Transit funding can be divided into two global categories: Capital Costs and Operating costs. Capital costs are the up front funds required to buy new trains, build new stations, and replace aging buses. Operating costs are for paying drivers, routine maintenance, and paying the bills to keep the lights on. Although capital costs do attribute to the perception of “expensive” transit because they often time come from state and federal agencies that seem very far away to the average user, for this article I will focus on operating expenses.
The first form of funding for operating cost comes from fares. This is the most visible funding source, the easiest to understand, and therefore, the source most discussed by casual transit users. Essentially, the three bucks I put in the machine funnels directly into helping the train run.
Although fares are the most visible form of income, they are by no means the only source of income and in fact they are usually one of many sources of income. There’s a transit metric called “Farebox Recovery” which is the percentage of operating costs paid for by fares.
A respectable farebox recovery is in the 30% range and this is generally around where MetroTransit hovers. San Francisco’s BART system has unusually high farebox recovery at 66%.
The point to keep in mind is that almost all public transit is subsidized in some way. But, so are the roads we drive on and most of the parking spaces where our cars end up at the end of the trip. Subsides are common in transportation – across all modes.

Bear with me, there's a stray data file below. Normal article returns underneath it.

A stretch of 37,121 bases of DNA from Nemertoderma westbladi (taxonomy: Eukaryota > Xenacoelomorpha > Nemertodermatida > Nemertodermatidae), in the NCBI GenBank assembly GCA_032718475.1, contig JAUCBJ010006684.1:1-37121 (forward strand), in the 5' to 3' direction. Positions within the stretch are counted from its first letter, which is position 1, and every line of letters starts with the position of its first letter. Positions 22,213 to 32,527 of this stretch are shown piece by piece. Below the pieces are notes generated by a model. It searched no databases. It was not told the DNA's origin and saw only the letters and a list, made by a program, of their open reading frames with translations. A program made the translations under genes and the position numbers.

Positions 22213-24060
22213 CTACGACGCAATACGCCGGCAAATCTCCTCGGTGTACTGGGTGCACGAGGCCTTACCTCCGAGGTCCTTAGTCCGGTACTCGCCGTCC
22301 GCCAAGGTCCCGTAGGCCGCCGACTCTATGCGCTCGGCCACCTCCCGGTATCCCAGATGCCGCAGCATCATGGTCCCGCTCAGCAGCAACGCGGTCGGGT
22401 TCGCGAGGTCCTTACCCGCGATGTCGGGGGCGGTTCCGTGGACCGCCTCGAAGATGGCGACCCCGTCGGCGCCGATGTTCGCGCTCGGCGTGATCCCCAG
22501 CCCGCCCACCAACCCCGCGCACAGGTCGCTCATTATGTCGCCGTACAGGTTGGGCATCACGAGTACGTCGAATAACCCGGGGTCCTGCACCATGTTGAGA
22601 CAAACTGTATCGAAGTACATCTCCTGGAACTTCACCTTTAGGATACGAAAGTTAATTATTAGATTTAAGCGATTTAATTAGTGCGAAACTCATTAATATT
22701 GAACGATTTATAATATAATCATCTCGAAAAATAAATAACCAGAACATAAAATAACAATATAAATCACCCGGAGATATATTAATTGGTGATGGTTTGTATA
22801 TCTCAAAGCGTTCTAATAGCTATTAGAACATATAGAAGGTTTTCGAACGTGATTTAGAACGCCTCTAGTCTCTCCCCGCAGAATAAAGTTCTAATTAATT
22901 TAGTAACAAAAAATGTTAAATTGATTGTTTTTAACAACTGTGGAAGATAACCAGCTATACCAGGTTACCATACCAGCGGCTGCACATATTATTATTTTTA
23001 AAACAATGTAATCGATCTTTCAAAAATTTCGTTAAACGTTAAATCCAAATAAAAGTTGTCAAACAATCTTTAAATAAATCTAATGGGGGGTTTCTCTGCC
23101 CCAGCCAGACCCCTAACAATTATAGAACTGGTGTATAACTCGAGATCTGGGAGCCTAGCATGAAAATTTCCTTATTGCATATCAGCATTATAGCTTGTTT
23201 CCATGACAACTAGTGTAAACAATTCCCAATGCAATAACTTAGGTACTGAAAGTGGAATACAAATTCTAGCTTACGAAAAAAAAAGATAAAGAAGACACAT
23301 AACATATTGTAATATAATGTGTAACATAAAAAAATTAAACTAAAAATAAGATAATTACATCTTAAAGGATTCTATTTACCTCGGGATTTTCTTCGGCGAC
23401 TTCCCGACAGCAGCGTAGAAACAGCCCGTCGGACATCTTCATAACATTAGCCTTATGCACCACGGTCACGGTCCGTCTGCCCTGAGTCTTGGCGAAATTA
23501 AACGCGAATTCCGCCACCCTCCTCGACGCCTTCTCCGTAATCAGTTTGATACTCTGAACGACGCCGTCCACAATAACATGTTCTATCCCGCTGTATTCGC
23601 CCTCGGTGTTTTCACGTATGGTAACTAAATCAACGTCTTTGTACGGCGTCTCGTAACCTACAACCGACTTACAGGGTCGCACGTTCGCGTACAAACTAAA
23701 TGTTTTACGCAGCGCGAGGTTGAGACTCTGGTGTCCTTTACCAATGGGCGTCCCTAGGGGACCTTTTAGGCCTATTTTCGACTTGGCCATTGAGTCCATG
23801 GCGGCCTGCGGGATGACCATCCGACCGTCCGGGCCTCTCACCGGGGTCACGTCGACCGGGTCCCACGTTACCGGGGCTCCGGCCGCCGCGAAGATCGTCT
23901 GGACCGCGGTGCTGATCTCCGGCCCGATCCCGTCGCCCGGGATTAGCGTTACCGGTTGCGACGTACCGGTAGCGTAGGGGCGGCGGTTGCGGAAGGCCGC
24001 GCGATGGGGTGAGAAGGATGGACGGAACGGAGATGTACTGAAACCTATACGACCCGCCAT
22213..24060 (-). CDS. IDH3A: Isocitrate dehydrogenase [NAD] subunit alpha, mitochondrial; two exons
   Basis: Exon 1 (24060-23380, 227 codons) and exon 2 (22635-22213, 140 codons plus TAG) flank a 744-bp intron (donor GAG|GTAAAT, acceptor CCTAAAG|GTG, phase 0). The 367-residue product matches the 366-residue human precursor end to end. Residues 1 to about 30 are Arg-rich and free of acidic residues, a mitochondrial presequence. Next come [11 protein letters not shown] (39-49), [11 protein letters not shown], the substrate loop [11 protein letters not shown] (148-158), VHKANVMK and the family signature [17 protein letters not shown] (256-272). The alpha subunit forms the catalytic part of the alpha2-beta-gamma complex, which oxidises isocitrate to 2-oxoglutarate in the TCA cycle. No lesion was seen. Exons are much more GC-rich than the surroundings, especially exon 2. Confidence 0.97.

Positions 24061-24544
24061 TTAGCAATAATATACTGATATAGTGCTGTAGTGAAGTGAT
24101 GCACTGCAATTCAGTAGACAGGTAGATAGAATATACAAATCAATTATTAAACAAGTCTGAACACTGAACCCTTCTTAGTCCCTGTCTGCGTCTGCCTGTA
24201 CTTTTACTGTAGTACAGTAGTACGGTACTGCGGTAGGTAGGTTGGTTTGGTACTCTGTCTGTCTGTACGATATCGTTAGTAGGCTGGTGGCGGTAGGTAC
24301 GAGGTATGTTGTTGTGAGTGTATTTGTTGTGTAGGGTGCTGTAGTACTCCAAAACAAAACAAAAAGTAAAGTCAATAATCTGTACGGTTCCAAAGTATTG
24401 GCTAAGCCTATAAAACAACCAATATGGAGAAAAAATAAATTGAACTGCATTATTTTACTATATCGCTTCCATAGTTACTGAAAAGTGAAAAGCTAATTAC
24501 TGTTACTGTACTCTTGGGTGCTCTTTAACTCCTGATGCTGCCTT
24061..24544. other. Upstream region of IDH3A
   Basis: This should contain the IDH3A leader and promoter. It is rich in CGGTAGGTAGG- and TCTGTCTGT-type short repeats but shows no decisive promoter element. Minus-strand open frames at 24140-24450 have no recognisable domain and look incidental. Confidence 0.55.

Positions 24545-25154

Different areas fund transit in different ways. Although there are some recurring motifs as to how the funding works, each metro area chooses it’s own transit values and hopefully does so with some congruence to their cultural and political values.
Both the state and the federal government provide transit subsidies, though federal funding tends to be for capital costs. State governments usually provide subsidies for operating costs. Different states have different values and thus the way these subsidies are funded can come from a variety of different taxes.
An increasing number of municipalities are becoming “self help” regions by supplementing transportation revenues with voter approved sales tax measures. Local option sales tax measures are increasingly common and hundreds of measures appeared on ballots nationwide in 2016. Though this requires voters to approve a higher tax, most local voters have been showing strong support for funding transit as it shows an immediate, comprehensible, positive improvement to their lives.
With all these different ways to fund transit, which is the best funding mechanism to choose? How does that differ from how Minnesota currently funds transit?